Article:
He also said, “We use as few words as possible on the sign face to provide motorists with plenty of time to read and react to it. Too many words require smaller fonts making it difficulty reading and requiring drivers to focus more time reading than driving. We are seeing more and more signs in the MUTCD using symbols and eliminating words all together.

“We do not install or maintain warning signs at privately owned approaches,” he said. “Existing data shows these signs are not always understood, and do little to change motorists’ behavior. Placing too many warning signs tends to degrade the limited impact they have.”

I told Twyla she and her neighbors might appeal to the county commissioners. Beyond that, her advice about turning right seems sound, and I’d suggest turning off the vehicle radio and rolling down the driver-side window while waiting to turn, to improve audibility of oncoming traffic.

It’s a dark and stormy night, and you’re being pulled over…

The in basket: After Kitsap County Sheriff Steve Boyer’s department shared in a Road Warrior column in mid-September its criteria for how much cop equipment is removed from a decommissioned KCSO patrol car before it is sold,  he rang me up to say one aspect of the issue had been overlooked.

The reader who raised the question and said he’s seen old police cars that still look too much like what they used to be, posited a situation where someone with evil intent might use such a car to pull over a vulnerable person in a remote area.

The out basket: The column didn’t address what a person might do when what appears to be a police vehicle is trying to get her or him to stop in an area that doesn’t seem safe, the sheriff said.

So he gave some advice. If you’re not sure it really is a police car for whatever reason or it’s a remote or unlit area, turn on your dome light and continue to somewhere you feel safer, he said. You also can turn on your flashers as you proceed. Don’t be reaching around the inside of your car, which can look like an attempt to grab a weapon or hide something illegal.

Don’t speed up, he said. If it is an officer, he or she might take you for trying to outrun the patrol car.

And if you have a cell phone, it’s charged and you’re not in a dead zone, call 9-1-1. They can tell you if an officer is trying to make a stop at that moment where you are.

Those no-shoulder-parking signs around Gorst

The in basket: I have been noticing the signs in Gorst forbidding shoulder parking for a distance heading north, and have the possibly mistaken impression their location and distance has changed from time to time. At present, there is one on the Port Orchard side of Gorst heading toward Bremerton and another in Gorst, saying you can’t park on the shoulder for the next three miles. That means to the first exit into Bremerton.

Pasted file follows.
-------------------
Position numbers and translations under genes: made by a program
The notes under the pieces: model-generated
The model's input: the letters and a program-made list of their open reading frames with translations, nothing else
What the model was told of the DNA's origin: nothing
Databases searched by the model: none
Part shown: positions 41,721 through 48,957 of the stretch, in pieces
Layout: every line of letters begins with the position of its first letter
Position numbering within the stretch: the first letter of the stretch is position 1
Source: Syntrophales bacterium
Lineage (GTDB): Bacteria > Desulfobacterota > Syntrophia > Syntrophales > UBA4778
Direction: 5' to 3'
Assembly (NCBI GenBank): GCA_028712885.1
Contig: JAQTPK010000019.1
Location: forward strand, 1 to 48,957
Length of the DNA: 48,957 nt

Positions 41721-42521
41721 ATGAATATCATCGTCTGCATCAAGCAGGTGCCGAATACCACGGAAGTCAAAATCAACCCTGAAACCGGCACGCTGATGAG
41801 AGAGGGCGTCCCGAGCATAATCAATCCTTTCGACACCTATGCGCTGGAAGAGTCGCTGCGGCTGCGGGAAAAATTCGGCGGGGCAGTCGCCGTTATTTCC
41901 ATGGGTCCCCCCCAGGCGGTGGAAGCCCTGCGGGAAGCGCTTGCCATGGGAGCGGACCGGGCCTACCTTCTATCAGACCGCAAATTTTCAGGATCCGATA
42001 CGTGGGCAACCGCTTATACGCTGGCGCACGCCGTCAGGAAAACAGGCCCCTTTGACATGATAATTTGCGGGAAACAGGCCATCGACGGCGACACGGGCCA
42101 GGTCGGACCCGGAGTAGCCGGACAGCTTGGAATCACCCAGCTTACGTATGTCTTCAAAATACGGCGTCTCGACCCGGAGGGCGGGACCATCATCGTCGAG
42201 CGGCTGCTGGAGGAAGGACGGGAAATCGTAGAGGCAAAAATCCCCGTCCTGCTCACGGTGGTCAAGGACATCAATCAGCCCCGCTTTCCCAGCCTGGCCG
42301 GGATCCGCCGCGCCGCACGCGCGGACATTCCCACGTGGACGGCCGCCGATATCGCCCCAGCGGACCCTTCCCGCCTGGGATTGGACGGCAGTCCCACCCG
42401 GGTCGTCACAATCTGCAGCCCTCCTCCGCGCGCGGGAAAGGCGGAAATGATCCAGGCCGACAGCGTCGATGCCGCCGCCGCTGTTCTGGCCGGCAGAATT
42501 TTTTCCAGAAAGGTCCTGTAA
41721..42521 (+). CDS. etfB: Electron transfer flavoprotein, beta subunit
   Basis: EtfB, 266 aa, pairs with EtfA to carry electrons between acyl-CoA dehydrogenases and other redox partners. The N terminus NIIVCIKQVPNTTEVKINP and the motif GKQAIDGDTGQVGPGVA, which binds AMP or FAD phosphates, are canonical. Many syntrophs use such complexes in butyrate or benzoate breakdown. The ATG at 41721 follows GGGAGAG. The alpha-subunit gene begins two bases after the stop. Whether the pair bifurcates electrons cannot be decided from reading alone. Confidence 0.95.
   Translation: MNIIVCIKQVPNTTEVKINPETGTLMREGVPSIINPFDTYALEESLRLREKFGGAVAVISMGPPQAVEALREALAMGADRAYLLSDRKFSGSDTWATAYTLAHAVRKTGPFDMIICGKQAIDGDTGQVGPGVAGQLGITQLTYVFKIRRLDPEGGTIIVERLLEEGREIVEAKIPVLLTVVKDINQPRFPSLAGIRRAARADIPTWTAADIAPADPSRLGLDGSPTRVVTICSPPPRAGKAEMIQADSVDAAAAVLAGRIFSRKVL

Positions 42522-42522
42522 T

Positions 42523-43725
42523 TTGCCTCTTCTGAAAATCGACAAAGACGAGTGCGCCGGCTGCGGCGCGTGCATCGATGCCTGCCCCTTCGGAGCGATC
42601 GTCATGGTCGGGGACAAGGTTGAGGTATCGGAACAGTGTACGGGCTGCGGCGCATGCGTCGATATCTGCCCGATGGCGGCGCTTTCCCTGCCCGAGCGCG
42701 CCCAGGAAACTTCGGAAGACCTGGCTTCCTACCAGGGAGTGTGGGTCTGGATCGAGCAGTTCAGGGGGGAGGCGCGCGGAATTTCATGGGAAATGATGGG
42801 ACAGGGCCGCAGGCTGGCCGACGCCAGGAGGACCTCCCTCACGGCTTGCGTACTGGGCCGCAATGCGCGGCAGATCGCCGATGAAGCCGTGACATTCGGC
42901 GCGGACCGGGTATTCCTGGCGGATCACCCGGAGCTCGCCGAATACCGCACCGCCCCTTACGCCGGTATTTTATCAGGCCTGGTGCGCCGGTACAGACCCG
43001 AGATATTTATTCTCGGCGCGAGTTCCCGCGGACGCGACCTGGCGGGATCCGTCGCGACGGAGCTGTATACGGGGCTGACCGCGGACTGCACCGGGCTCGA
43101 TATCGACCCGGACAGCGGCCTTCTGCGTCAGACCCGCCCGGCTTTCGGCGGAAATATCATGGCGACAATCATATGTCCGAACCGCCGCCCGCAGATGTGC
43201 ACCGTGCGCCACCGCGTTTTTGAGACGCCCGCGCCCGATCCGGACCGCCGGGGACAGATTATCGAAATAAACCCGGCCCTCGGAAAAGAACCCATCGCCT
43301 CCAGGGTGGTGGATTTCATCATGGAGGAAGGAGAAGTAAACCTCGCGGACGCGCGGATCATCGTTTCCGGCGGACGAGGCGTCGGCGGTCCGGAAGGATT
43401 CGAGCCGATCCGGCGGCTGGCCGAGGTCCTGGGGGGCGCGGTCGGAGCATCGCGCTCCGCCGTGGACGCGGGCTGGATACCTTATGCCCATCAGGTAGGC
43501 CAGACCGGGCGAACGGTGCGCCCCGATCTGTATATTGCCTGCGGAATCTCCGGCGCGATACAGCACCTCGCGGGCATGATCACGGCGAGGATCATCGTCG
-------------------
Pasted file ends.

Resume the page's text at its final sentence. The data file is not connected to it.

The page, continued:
I asked Trooper Krista Hedstrom of the local State Patrol detachment if the distance of the prohibition was longer and the placement  of the signs different in the past. I also asked the reason for the restriction.

The out basket: She told me I HAD overlooked a sign forbidding shoulder parking in the other direction, where Highway 304 enters Highway 3 west of Bremerton, extending through Gorst. But otherwise she couldn’t recall or confirm that the signs ever were posted other than where they are now, or carried the prohibition farther north.

The reasons for it, she said, are the narrow shoulders and high traffic volume on Highway 3 between Bremerton and Gorst.

“It should be noted,” she added, “that we give a one-hour window before impounding a vehicle and have WSP communications attempt to contact the registered owner as well.”

Where’s Port Orchard, B&B customers wonder

The in basket: Kareen Stockton, who runs the Little Clam Bay Bed & Breakfast near Manchester in South Kitsap, says she has a beef with the state’s destination signs coming out of  Bremerton.

“I often have guests that come over to the peninsula on the Bremerton ferry,” she said. “A common complaint I hear from my guests is, ‘Why are there no signs from the Bremerton ferry directing people to Port Orchard?’  Even at the turn going south at Callow the sign directs drivers to Shelton, but does not include Port Orchard.

“I find this puzzling,” Kareen said, “especially since Port Orchard is the county seat.  Any chance of adding Port Orchard to the ‘Shelton sign’?   I am sure my guests are not the only ones who would benefit from this change.”

When I told her Little Clam Bay is closer to Manchester than Port Orchard, she added that as a complaint. There are no signs until well past the first two exits to Port Orchard as one approaches Sedgwick Road on Highway 16 to guide a person coming from Bremerton to Manchester, she said.